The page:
Being church together, with and for each other

When I was about 14 my dad and I went to Cresslough to see their new Church, St Michael’s. It had been designed by the Irish architect Liam Mc Cormick, who dad admired, and was one of 7 modern churches commissioned from him in Donegal. I think it was perhaps the first modern church I’d ever seen. I know now that it was inspired by the work of Corbusier’s chapel in Ronchamp, but back then it was just so different that I’ve never forgotten it.

A solid white wall is all you see walking towards it, the shape of Muckish mountain in the distance mirrored in the outline. Then inside the light comes from above, with the brightest light over the altar. The one set of windows lets you look out to the mountain in the distance, and the fan shape of the seats helps the congregation gather around the altar. I’ve no idea what the people of the time thought of this super modern design, but I have a sense that they took to it very quickly and settled into its embrace, finding the space tranquil, spiritually uplifting and an encouraging place to pray.

It was opened in 1971, on my birthday, August 15th. The parishioners left their very traditional small church and walked into this modern marvel. There is a fantastic video called “The Church and the Mountain” by Glass Mountain, which tells the inspiring story of this community, led by Canon Doherty, who had a vision and made it happen, travelling all over America to the Donegal diaspora fundraising, to provide this new beginning. Their belief in God, in the new beginning, in their future is inspiring.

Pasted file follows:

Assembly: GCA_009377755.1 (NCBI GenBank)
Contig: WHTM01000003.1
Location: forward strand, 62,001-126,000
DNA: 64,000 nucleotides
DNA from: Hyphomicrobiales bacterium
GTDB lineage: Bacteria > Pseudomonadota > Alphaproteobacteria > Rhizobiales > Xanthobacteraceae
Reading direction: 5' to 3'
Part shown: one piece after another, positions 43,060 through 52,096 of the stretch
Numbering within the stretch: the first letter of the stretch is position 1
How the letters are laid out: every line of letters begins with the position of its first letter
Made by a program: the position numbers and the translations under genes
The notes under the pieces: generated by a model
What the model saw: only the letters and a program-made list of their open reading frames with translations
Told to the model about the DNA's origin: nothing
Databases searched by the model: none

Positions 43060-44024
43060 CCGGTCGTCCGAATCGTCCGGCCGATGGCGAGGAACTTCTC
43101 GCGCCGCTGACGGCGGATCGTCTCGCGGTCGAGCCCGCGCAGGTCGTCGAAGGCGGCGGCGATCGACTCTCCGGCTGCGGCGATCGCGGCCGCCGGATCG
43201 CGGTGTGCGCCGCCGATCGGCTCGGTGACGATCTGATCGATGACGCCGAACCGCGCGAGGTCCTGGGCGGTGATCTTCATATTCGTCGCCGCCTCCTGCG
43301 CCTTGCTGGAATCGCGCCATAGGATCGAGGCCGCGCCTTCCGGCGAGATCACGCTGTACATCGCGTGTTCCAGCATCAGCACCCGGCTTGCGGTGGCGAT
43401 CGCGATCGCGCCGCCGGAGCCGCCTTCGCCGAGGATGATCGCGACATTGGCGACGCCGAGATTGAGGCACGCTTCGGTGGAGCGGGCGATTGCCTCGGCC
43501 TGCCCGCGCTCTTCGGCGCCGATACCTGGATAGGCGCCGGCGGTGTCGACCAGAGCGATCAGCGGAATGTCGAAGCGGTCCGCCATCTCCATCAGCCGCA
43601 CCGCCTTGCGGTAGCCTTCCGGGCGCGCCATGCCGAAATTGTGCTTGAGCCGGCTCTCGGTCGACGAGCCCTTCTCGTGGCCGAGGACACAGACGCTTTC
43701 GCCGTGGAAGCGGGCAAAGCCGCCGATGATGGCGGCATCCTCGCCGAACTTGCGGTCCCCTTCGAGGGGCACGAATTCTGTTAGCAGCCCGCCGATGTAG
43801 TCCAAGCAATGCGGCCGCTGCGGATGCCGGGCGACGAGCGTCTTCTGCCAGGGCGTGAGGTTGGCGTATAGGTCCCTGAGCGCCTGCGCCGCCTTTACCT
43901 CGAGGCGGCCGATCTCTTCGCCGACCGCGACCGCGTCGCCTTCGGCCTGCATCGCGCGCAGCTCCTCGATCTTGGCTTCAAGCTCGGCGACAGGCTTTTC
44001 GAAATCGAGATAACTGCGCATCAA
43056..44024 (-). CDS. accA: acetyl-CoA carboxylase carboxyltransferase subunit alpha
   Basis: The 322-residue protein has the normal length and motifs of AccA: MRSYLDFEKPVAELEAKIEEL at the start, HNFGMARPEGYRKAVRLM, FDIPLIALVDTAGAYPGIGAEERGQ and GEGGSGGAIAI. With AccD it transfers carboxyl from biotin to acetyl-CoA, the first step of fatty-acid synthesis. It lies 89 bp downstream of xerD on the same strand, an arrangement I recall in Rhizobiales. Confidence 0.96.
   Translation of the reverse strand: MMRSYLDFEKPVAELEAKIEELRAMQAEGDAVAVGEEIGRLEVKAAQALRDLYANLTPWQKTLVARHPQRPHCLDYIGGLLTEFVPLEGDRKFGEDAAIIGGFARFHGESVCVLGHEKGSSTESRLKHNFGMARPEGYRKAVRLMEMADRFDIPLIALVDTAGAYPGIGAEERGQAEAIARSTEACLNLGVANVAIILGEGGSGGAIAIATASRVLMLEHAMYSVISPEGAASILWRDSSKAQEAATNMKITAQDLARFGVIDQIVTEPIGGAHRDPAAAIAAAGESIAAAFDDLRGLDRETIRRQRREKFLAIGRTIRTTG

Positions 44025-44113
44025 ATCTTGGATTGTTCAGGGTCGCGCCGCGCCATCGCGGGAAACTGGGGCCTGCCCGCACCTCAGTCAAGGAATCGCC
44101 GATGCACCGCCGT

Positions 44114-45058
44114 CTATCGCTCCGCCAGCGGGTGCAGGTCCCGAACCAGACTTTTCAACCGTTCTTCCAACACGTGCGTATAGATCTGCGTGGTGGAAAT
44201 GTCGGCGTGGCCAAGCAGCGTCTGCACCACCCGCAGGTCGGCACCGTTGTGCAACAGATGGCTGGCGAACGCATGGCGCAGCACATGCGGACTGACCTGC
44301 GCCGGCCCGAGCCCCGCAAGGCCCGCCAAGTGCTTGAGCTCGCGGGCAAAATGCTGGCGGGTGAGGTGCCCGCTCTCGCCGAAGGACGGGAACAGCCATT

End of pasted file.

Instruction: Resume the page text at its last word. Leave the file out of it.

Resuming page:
In the years since people have come from all over to see it, just as we did that day, but it is this past week that the whole world has been introduced to its beauty. Fr John Joe Duffy has stood among the people of the parish and spoken with such gentle warmth about how special each one of these parishioners was and how they will be remembered in the community where their lives were cut short so tragically.

This is why we have a parish, so that we can be church together with and for each other. Our regular practice, coming Sunday by Sunday to sit with our friend and neighbours, young and old, those new to the parish and those who’ve lived here the longest, sets down a rich seam of holiness and belonging that we can mine at times when accidents happen, lives are lost or we simply need to feel that there is a place to be still.